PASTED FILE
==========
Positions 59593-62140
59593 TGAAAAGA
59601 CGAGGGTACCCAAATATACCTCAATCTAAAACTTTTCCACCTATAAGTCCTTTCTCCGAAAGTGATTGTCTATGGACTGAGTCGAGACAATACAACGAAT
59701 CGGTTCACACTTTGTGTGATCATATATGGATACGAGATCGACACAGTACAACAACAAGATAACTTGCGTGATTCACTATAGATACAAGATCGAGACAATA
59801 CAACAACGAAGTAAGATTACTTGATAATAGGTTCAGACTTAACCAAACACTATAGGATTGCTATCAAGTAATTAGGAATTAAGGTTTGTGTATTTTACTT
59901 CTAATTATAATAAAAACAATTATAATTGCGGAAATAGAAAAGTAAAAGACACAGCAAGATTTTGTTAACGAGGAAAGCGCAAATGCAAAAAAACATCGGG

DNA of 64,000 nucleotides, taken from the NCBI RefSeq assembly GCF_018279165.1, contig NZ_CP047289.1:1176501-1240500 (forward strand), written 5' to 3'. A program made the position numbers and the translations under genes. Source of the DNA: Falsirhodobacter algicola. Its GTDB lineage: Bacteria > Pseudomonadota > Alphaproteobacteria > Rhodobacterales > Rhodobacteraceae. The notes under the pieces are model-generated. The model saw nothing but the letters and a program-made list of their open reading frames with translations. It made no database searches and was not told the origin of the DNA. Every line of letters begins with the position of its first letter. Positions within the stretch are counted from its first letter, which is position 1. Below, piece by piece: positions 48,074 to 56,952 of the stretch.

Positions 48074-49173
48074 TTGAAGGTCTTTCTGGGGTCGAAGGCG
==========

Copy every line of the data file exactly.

Positions 59593-62140
59593 TGAAAAGA
59601 CGAGGGTACCCAAATATACCTCAATCTAAAACTTTTCCACCTATAAGTCCTTTCTCCGAAAGTGATTGTCTATGGACTGAGTCGAGACAATACAACGAAT
59701 CGGTTCACACTTTGTGTGATCATATATGGATACGAGATCGACACAGTACAACAACAAGATAACTTGCGTGATTCACTATAGATACAAGATCGAGACAATA
59801 CAACAACGAAGTAAGATTACTTGATAATAGGTTCAGACTTAACCAAACACTATAGGATTGCTATCAAGTAATTAGGAATTAAGGTTTGTGTATTTTACTT
59901 CTAATTATAATAAAAACAATTATAATTGCGGAAATAGAAAAGTAAAAGACACAGCAAGATTTTGTTAACGAGGAAAGCGCAAATGCAAAAAAACATCGGG

DNA of 64,000 nucleotides, taken from the NCBI RefSeq assembly GCF_018279165.1, contig NZ_CP047289.1:1176501-1240500 (forward strand), written 5' to 3'. A program made the position numbers and the translations under genes. Source of the DNA: Falsirhodobacter algicola. Its GTDB lineage: Bacteria > Pseudomonadota > Alphaproteobacteria > Rhodobacterales > Rhodobacteraceae. The notes under the pieces are model-generated. The model saw nothing but the letters and a program-made list of their open reading frames with translations. It made no database searches and was not told the origin of the DNA. Every line of letters begins with the position of its first letter. Positions within the stretch are counted from its first letter, which is position 1. Below, piece by piece: positions 48,074 to 56,952 of the stretch.

Positions 48074-49173
48074 TTGAAGGTCTTTCTGGGGTCGAAGGCG